Imaging the Spatial Organization of Calcium Channels in Nerve Terminals Using Atomic Force Microscopy

  • Hajime Takano
  • Marc Porter
  • Philip G. Haydon
Part of the Methods in Pharmacology and Toxicology book series (MIPT)


For many years there has been much interest in identifying the spatial relationship between the organization of calcium channels and the sites for the release of chemical neurotransmitter (for a recent review, see ref. 1). During this time, the debate has been fostered by biophysical studies concerning the relation between calcium and transmitter release. Many studies, for example, have asked whether multiple calcium ions are required for the release of neurotransmitter. With the frequent observation of an apparent cooperative relation between calcium influx and stimulated release, and the demonstration of very short latencies between calcium influx and the onset of the evoked synaptic potential/current, there has been much debate about the organization of calcium channels with respect to the secretory apparatus. Questions that frequently surface are how many channels surround a vesicle, is calcium influx through multiple calcium channels necessary for the release of neurotransmitter, and how closely do calcium channels cluster at a release site? Although these questions frequently surface, there have been few successful attempts to define the spatial organization of calcium channels in nerve terminals. This paucity of information is not owing to a lack of effort, but rather because of technical challenges that are associated with working within the limited space of a nerve terminal.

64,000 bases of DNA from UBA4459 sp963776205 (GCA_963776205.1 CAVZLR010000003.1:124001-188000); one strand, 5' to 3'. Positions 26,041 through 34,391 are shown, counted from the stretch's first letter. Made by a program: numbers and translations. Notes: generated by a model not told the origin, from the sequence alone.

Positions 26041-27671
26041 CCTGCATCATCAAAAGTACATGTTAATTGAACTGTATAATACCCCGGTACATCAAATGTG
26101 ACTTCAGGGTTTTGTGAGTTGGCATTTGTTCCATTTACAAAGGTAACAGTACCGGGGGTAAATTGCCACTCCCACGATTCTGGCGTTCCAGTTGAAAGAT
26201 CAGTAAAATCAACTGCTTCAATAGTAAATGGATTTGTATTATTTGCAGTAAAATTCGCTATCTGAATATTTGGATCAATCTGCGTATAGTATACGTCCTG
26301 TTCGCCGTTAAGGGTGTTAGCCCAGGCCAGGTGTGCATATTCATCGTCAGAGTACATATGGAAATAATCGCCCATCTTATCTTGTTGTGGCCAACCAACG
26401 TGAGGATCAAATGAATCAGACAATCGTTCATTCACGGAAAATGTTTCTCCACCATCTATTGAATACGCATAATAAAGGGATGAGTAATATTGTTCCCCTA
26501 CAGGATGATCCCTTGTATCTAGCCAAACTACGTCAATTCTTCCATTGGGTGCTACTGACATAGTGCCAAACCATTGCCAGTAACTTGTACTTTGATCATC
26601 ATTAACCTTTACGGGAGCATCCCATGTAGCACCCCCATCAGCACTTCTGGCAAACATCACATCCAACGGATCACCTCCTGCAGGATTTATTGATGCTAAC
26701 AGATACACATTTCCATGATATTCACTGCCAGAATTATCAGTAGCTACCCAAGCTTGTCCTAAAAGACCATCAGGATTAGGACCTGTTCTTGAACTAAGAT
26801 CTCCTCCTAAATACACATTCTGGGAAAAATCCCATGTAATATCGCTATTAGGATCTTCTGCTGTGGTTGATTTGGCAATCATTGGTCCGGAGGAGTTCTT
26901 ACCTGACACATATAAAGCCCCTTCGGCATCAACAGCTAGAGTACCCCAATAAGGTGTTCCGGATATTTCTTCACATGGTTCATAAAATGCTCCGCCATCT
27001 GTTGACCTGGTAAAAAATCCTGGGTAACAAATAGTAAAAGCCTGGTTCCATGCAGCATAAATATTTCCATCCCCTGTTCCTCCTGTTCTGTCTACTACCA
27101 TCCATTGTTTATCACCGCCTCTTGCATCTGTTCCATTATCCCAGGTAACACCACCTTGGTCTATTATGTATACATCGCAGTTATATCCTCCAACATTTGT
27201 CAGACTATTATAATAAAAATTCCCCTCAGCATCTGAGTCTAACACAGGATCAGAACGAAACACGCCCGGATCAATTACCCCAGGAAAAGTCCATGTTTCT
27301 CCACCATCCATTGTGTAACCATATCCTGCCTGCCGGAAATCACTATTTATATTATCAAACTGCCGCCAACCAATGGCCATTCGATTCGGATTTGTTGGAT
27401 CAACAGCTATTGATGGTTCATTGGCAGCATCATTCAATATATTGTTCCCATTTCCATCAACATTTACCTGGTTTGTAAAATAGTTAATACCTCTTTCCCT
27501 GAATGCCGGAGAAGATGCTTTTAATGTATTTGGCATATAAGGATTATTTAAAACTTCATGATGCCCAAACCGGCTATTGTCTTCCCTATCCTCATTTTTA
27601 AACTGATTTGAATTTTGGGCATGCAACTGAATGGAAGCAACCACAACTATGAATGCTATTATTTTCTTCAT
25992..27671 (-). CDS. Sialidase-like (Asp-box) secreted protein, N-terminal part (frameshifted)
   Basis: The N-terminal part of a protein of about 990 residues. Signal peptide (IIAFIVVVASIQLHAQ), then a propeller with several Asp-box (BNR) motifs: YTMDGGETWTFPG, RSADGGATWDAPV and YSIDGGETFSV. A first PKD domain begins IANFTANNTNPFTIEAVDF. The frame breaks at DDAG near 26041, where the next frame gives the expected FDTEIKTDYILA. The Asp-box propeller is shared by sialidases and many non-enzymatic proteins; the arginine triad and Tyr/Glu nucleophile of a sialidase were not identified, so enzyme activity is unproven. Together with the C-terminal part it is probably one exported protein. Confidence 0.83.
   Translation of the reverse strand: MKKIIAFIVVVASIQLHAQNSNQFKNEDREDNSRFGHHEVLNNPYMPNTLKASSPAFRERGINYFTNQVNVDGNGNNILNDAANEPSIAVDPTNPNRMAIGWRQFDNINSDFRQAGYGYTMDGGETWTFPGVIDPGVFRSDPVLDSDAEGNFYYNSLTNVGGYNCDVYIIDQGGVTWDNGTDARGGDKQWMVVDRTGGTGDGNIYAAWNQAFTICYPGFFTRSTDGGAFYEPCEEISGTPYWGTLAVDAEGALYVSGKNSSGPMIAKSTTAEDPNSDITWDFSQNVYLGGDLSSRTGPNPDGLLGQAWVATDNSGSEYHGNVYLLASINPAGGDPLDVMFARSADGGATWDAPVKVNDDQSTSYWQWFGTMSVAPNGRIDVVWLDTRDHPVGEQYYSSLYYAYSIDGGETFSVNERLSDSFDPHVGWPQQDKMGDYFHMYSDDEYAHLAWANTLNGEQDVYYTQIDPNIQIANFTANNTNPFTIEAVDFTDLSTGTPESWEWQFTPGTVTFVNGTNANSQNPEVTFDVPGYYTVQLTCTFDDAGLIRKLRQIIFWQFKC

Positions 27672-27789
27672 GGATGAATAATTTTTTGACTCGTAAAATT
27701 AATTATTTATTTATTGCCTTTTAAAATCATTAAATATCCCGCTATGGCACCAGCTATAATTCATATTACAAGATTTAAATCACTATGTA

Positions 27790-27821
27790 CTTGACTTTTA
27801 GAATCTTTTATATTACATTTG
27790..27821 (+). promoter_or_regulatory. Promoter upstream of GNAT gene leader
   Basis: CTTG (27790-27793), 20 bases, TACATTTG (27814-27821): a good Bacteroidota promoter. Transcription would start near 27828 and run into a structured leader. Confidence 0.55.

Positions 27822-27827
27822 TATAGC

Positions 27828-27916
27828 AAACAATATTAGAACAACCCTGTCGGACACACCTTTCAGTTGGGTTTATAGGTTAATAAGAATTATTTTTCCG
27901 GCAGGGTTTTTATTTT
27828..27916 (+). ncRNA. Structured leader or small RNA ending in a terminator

Calcium Channel Gold Particle Nerve Terminal Calcium Influx Presynaptic Terminal 
These keywords were added by machine and not by the authors. This process is experimental and the keywords may be updated as the learning algorithm improves.


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Copyright information

© Humana Press Inc., Totowa, NJ 2001

Authors and Affiliations

  • Hajime Takano
    • 1
  • Marc Porter
    • 1
  • Philip G. Haydon
    • 1
  1. 1.Department of Zoology and GeneticsIowa State UniversityAmes

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